The construction of a holt is a simple way of supporting arguably one of our more charismatic native species, the Otter Lutra lutra. Despite intense historic persecution, habitat destruction and pollution, otters are now reported to inhabit every county in the UK! Building a holt on the fringes of a suitable water body or water course is a simple way of supporting otter population growth.
Otters and Where To Find Them
Otters have long slender bodies with short legs and a thick tapered tail. Their body is approximately 1m long. They have dark brown fur on their back and a pale underside, and their head is flattened with a broad muzzle, small eyes and small ears. Otters swim low in the water with only their eyes and nose visible above the surface. They are the only truly semi-aquatic members of the weasel family. The next time you’re out by water look out for the following key identification signs:
- Spraint – Otters droppings, otherwise known as spraint, are up to 7cm long and are often deposited on rocks and logs along watercourses. They are made up of a mass of fish bones and scales, with a characteristic sweet and musky odour.
- Anal Jelly – A jelly-like excretion that has the same or similar odour to spraint. The colour is highly variable.
- Tracks/Prints – Otter prints are webbed, with five toes, and approximately 50mm across.
Areas where signs of otter can be found include:
- Atop boulders or rocks within, or closely adjacent to, a river.
- Under or near bridges.
- On river banks.
- On the border of ponds and lakes.
- At water course intersections or tributary confluences.
What is an Otter Holt?
Otters rest and raise their young in a den, otherwise known as a holt, which can be within rock cavities, under exposed tree roots or even disused fox dens and badger sets. A holt can extend up to 10m underground and may even have unseen underwater entrances.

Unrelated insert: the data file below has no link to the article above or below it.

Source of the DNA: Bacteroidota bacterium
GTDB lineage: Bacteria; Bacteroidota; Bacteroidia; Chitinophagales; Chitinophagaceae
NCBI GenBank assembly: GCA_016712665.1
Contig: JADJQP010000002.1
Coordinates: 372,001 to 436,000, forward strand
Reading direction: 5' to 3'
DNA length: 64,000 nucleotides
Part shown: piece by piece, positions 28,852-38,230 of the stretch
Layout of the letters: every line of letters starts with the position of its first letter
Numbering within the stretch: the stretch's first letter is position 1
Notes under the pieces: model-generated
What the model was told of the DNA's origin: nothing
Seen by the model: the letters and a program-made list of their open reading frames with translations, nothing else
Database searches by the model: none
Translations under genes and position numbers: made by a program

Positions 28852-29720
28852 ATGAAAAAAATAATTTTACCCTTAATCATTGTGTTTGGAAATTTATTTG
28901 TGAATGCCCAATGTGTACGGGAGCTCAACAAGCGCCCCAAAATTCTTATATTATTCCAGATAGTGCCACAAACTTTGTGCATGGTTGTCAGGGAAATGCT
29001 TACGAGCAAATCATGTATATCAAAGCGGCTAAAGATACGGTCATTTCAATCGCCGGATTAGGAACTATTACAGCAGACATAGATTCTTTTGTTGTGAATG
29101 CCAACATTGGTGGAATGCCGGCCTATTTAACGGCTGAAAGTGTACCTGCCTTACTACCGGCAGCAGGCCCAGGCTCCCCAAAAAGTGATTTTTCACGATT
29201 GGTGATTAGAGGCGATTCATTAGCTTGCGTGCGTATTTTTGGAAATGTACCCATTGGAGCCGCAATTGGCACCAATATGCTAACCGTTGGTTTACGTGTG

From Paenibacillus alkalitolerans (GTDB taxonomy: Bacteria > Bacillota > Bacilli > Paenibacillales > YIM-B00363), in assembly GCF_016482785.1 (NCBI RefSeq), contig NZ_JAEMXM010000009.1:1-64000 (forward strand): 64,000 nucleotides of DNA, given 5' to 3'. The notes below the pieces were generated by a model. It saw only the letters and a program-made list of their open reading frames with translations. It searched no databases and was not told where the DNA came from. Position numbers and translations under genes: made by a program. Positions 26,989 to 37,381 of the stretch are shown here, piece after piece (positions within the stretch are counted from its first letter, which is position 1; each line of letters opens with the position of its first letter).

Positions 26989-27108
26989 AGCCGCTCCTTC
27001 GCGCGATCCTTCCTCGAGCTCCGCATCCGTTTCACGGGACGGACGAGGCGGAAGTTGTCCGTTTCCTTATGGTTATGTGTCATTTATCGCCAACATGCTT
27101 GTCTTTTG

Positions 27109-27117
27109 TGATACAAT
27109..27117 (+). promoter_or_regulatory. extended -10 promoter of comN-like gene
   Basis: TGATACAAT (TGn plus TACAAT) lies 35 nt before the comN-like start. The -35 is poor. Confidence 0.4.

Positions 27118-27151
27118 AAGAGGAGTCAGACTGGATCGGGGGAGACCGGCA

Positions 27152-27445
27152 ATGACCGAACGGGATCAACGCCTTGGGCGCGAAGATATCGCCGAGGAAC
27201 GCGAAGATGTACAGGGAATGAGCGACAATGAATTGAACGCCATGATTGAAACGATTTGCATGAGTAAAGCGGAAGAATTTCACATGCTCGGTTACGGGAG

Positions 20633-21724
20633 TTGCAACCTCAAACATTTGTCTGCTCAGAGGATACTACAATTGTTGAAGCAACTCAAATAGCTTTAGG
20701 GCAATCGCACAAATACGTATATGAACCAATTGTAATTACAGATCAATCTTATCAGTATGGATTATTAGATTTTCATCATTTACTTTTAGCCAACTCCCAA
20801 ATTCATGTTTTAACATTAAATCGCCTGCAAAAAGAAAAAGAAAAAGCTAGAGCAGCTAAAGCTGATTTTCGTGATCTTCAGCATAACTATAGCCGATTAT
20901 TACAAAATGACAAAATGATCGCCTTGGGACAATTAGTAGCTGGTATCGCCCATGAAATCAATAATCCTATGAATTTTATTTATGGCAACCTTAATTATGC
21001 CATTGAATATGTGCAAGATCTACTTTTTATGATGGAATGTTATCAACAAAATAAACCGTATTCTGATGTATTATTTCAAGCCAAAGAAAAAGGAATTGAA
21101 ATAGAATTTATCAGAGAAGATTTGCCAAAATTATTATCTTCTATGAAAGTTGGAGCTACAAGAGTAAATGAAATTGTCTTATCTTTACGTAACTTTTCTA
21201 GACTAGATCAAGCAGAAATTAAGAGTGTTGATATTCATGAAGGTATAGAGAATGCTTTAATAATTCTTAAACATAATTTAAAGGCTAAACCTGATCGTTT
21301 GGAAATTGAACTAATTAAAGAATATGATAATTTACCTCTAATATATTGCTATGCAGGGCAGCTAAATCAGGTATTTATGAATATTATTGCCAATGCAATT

An artificial otter holt can be made in a variety of shapes and styles, using a range of materials from pre-fabricated recycled-plastic units, pallets, cut timber, to locally sourced logs and branches. Depending on the site and proximity to a watercourse, they may be totally covered with brash or buried to increase camouflage that helps to minimise disturbance.
Compact Mixed-Timber Framed Holt
Compact Sawn-Timber Framed Holt
Complex Mixed-Timber Framed Holt
How Can EcoNorth Help You?
If your proposed development is liable to affect otters, you will be required to enact mitigation, compensation, or enhancement measures to minimise any impacts. Any such works must be carried out under a European Protected Species Mitigation Licence (EPMSL) from Natural England or Scottish Natural Heritage.
EcoNorth delivers comprehensive, professional reports based on our findings to inform your project’s planning application or other consenting process. The team is experienced in applying for mitigation licences and ensuring detailed method statements are in place to mitigate against potential impacts upon otters. The introduction of an artificial otter holt along a waterway may form part of such mitigation, which EcoNorth can plan and implement effectively.
If you are interested in the ecological services that EcoNorth can provide or have any questions about habitat enhancement, including otter holt construction, please do not hesitate to get in touch.